US Report: Microsoft seeks dismissal of government's suit

Drawing heavily on a U.S. Appeals Court ruling in June, Microsoft Monday outlined in detail its defence against the government's charges that it broke U.S. antitrust laws.

As expected, similar reasons were also given in a separate filing of an 88-page summary judgement asking U.S. District Court Judge Thomas Penfield Jackson to throw out the case.

The key point emphasised in both the 33-page preliminary injunction response as well as the motion to dismiss is the Appellate Court ruling, which Microsoft claims backs its long held belief that Windows 98 and Internet Explorer are a single, integrated product - thereby rendering the government's tying charges moot. "In light of the decision by the Court of Appeals, it seems likely this case can be resolved without the need for an expensive and time-consuming trial," Microsoft counsel Bill Neukom said in a statement.

As part of its defence and a reason for dismissing the case, Microsoft pointed to Internet product integration by other operating system vendors such as IBM, Sun Microsystems and Linux providers as proof that it is not the only vendor to integrate Internet technologies into the operating system. To this claim, Microsoft added that its goal was to benefit customers, not harm competitors. In its filing, Microsoft said that the integration of IE and Windows 98 brought with it such capabilities as HTML Help and multimonitor support - in addition to Web browsing functionality.

Added rationale for dismissing the case is the claim that Netscape has not been harmed or hampered by Microsoft in the distribution of its browser software. The filing by the company claims it never forced OEMs, ISPs or Internet content providers from supporting or distributing Netscape's products. It also points out that none of its contracts were exclusionary and that some of the provisions it had with ISPs and ICPs were waved. In addition, Microsoft also attempts to "set the record straight on some of the groundless allegations that underlie the government's claims."

Rich Gray, an antitrust attorney with Californian law firm Bergeson, Eliopoulous, Grady & Gray, said Microsoft's motion for summary judgement has little chance of succeeding because such motions are only granted if there are no disputed facts. Gray says the case contains plenty of disputed facts. "This case is going to trial in September," Gray predicted. He also said Microsoft could be on shaky legal ground by repeatedly citing the Appeals Court decision because that ruling only dealt with whether the company broke a 1995 consent decree, not whether it widely violated antitrust laws. "All of this language that Microsoft is wrapping itself in actually isn't of any legal significance," he said. "A large part of what Microsoft is doing here is a PR offensive."

For example, and as expected, Microsoft said it thought of using Internet browsing technologies with Windows as early as 1992, and that public statements about its plans were made in April 1994. The anti-Microsoft lobbying group Procomp called that argument "fiction," saying that Microsoft itself acknowledged it didn't respond to the Internet until 1996. Executive director Mike Pettit cited the back cover of Bill Gates' book, The Road Ahead, which said that Microsoft "astonished the business community in 1996 by abruptly reinventing his entire company around the Internet."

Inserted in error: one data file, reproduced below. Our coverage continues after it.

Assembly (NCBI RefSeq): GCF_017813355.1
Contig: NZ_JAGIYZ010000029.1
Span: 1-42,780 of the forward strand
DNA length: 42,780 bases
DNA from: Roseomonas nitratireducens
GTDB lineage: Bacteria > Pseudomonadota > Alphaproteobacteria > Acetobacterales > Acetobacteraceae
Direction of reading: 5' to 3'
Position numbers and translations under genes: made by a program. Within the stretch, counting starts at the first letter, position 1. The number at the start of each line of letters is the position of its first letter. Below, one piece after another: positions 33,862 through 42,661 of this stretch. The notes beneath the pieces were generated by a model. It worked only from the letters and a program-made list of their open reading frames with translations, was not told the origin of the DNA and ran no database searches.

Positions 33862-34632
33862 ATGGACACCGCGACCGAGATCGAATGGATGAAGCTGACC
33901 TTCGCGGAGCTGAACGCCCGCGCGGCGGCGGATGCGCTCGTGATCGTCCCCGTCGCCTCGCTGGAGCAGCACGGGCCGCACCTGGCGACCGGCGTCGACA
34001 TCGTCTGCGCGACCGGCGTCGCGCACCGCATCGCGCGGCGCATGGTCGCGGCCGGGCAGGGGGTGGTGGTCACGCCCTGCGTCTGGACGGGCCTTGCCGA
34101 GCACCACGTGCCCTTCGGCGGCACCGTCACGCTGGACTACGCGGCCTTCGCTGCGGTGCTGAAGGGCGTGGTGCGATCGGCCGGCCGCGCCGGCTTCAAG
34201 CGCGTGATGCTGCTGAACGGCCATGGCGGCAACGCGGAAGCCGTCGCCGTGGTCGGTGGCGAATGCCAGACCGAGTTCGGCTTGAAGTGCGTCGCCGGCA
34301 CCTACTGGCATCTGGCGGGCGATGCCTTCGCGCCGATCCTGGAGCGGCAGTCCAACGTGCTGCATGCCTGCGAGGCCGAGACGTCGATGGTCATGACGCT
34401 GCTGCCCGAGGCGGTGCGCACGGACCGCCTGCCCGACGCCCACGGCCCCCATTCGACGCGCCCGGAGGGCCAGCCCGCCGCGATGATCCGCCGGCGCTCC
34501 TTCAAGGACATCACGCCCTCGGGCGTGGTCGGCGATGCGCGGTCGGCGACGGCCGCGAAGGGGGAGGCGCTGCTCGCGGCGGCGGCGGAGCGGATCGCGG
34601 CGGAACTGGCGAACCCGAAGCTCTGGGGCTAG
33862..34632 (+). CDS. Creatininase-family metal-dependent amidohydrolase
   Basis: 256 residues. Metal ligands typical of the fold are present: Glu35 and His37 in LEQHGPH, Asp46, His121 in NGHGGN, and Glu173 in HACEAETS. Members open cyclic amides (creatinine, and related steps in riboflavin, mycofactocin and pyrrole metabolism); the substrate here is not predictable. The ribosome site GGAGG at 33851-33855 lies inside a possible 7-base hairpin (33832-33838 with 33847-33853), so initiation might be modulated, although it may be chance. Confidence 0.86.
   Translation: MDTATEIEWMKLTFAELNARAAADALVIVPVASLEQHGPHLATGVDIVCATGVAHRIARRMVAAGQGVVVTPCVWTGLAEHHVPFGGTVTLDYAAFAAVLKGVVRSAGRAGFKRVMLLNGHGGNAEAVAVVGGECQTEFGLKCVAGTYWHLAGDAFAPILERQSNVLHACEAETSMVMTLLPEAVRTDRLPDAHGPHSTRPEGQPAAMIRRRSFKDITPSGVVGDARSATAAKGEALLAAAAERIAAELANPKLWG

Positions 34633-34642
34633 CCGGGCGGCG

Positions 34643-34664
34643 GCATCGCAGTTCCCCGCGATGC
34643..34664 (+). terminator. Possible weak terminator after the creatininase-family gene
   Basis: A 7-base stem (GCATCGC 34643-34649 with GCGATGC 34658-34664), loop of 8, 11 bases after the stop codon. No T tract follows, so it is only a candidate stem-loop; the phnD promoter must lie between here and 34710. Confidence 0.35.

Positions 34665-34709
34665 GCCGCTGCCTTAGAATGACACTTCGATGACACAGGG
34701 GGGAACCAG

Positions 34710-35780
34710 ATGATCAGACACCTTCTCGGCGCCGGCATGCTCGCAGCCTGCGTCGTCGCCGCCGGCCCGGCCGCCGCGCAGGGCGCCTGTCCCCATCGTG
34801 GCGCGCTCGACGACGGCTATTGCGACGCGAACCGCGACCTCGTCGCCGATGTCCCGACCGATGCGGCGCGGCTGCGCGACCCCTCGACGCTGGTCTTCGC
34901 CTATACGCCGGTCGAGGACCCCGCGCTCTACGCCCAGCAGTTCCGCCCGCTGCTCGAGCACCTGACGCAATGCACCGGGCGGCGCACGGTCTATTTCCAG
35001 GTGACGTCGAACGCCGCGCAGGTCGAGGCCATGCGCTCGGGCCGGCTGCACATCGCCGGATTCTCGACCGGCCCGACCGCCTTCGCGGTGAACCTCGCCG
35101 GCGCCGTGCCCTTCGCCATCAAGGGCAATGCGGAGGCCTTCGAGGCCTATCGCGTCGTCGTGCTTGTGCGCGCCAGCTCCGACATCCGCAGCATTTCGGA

"Netscape was the innovator in the browser market," Pettit said in a statement. "Microsoft could not and would not compete head to head on the merits." Instead, Pettit repeated claims that Microsoft leveraged its monopoly in the operating system market to gain a foothold in the browser market, allegations shared by the DoJ. Microsoft also slammed the DoJ for using excerpted quotes from documents that it obtained in the course of its investigation. Microsoft's filing said that "courts have routinely refused to find companies liable for attempted monopolisation based on 'aggressive-sounding language' in internal documents."

Its filing also disputes claims made by the DoJ about its 1995 meeting with Netscape to carve up the market, saying that "the prominence plaintiffs give to the June 21, 1995 meeting should be recognised for what it is - an effort to tar Microsoft based on an erroneous account of the facts. While efforts to cast Microsoft as a villain may be more fun and less taxing for plaintiffs than the rigorous process of establishing the essential elements of their claims, such atmospherics are no substitute for proof of anticompetitive conduct."

As a final point, Microsoft's filing also said its success in the browser market was based on product quality and had nothing to do with its integration into Windows. The DoJ and attorneys general from 20 states filed an antitrust lawsuit against the software giant in May. Netscape's general counsel Roberta Katz took aim at Microsoft's contentions. "Look closely at Microsoft's use of words," she said. "For example, they say that when they became first interested in the Internet that they intended to bundle Internet technology. But they didn't' say they intended to bundle Internet browsing technology. "Here's this great big software company with 20,000 employees and here we were this little company with 100 employees," she continued. "We were able to build it -- and they couldn't build it? They pride themselves on being great innovators. What happened?